Oracle, AZ

Rock of Oracle: Sue and Jerry's Trading Post helps lead community revival

Jeff Kronenfeld
Sue Parra, co-owner of Sue and Jerry’s Trading Post.(Jeff Kronenfeld)

By Jeff Kronenfeld / NewsBreak Pinal County, AZ

(Oracle, AZ) Sue Parra, a miner’s daughter, has called Oracle home since 1970. She has seen the small community’s fortunes rise and fall with the flow of copper and other minerals from the San Manuel Mine, once North America’s largest underground mining operation.

The mine’s closing in 1999 caused many area businesses to fold, though Parra and her husband’s resale shop, Sue and Jerry’s Trading Post, survived.

Now, it anchors The Ranch Store Center, also owned by the couple, which is home to a small but growing number of shops, the Oracle Farmers Market, and many other events.

Carolyn Blair, the co-owner of Life Under the Oaks Lavender Farm and one of the center's occupants, doesn't mince words regarding Parra and her husband's contribution to the mountainside community.

“They give everyone a chance,” Blair said. “If someone wants to try to do something in town, Sue and Jerry are there. They’re like the rock of Oracle.”
Some of the art on display at The Ranch Store Center.(Jeff Kronenfeld)

Trash into treasure

A skeletal legionnaire and other metallic art creations of Parra’s husband greet visitors to the cute, eclectic complex, though this wasn’t always the case.

In 1985, after Parra successfully ran a garage sale at a local motel, her friend mentioned that a local storage auction buyer — like those seen on long running A&E show “Storage Wars” — who needed help moving some inventory.

When Parra visited 1015 W American Ave, the future site of her store, she accepted the offer to set up shop and sell the assorted items, despite not being impressed.

“It was the ugliest thing you would ever see, but over these years, we've made it our own,” Parra explained. “We sold it all, and it was junk. Do you remember Rodney Dangerfield had a plaid green suit jacket? I had one, actually, and I hung it up on the ceiling because it just reminded me of how junky this place was.”

Parra and her husband returned a percentage of their proceeds to the owner and started frequenting garage sales, estate sales, and auctions. At first, they took items needing extensive repairs or refinishing, though they’re pickier these days.

Finally, in 1995, they purchased the three-and-a-half-acre property, which included a storage facility, a rental cottage, and an apartment where one of their sons currently lives. In time, they made improvements, welcomed a suite of new businesses, and fell in love with all the items they sold, even some looked like junk at first glance.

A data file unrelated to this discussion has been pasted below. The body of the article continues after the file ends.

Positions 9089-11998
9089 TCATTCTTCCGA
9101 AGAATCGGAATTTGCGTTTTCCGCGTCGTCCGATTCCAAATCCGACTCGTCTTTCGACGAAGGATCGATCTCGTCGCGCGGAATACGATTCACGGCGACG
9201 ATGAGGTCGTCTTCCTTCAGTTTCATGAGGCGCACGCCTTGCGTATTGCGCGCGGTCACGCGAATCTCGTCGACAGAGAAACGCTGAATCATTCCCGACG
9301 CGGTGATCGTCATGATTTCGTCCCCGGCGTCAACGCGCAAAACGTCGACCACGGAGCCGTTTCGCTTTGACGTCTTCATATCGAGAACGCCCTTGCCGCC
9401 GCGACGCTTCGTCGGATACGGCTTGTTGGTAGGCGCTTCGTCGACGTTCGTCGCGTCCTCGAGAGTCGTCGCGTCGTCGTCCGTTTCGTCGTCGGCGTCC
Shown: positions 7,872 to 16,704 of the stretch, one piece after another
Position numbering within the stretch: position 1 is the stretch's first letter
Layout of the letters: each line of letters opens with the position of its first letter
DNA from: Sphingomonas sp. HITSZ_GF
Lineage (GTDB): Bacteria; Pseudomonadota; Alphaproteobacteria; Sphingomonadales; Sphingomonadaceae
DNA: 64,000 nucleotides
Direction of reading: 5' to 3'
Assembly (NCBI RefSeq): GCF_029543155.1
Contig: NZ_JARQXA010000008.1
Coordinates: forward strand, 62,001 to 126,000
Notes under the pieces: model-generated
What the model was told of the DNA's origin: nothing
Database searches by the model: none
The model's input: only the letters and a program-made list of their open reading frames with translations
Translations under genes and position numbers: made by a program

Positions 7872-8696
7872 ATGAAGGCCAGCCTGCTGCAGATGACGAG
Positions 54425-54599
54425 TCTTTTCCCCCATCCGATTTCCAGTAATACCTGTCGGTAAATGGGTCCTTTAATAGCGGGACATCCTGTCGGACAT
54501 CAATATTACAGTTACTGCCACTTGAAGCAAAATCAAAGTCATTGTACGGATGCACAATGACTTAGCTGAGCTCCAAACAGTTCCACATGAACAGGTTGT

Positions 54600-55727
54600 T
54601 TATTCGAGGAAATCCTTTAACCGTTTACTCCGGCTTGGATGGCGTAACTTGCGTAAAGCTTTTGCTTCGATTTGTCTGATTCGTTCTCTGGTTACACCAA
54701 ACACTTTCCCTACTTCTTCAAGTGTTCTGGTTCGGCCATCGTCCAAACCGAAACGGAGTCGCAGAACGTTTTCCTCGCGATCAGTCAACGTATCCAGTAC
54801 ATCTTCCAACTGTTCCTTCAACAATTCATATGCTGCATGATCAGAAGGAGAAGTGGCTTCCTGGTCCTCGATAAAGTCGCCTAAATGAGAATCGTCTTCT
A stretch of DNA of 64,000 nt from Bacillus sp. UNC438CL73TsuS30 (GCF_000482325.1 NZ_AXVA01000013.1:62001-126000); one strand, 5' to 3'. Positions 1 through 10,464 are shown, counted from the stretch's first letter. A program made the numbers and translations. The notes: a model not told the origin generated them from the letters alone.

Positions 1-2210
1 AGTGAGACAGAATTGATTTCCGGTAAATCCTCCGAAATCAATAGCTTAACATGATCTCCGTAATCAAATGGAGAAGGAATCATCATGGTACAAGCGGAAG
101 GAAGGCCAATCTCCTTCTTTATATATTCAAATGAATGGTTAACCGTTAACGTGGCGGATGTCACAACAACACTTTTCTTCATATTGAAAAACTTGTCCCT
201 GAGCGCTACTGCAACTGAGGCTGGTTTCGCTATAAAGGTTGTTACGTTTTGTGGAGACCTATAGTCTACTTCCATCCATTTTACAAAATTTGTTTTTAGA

Attendees enjoy a recent Oracle Farmers Market.(Jeff Kronenfeld)

Friends and a farmers’ market

In 2014, Parra began hosting the Oracle Farmers Market to help her friends and neighbors make some extra money. These days, vendors crowd the market selling everything from fresh produce to custom knives to pastries to cosmetics to art. The space also provides an outlet for fundraisers for local nonprofits.

Other businesses in The Ranch Store Center participate as well. Country Sweet Boutique sells jewelry, handbags, accessories, clothes, footwear, and wallets from a quaint trailer next to the trading post’s entrance. Across the way, Zany's Upcycle and Sacred Spaces, another pair of vintage stores, share a space that opened last November.

The newest addition to the neighborhood is Raven’s Rooste, a metaphysical and wellness store owned by Suzanne Torres.

For Parra, seeing the once junk-strewn property filled with smiling people, music, and the smell of tacos is about more than the business.

“It's just our dream has always been to have this as a little shopping center, other than just us,” Parra explained. “And it's happening, after almost 40 years, but it's happening. Never give up. That’s my advice.”

Upcoming events

On August 20, the Ranch Market Center hosts Cool Shopping Saturday from 4 to 8 p.m. This outdoor market will feature live music, and a food truck from Dripping Springs called the Saguaro Hot Dog Company.

In 2014, Oracle State Park was recognized as an international dark skies park for protecting its exceptional conditions for stargazing. To celebrate, the pPark and the nearby Biosphere II are throwing their second annual David H. Levy Arizona Dark Sky Party from Sept. 21 through 25.

In conjunction with this, Parra is hosting Bright Stars, another open-air market event with live music and fresh food, on Saturday, Sept. 24, from 4 to 8 p.m.

The Oracle Farmers Market happens every Wednesday, October through April, from 6 to 9 p.m.

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Jeff is an award-winning freelance journalist covering news, business, science and the arts. His work has been published in Discover Magazine, Vice, the Phoenix New Times and other outlets.

Tempe, AZ

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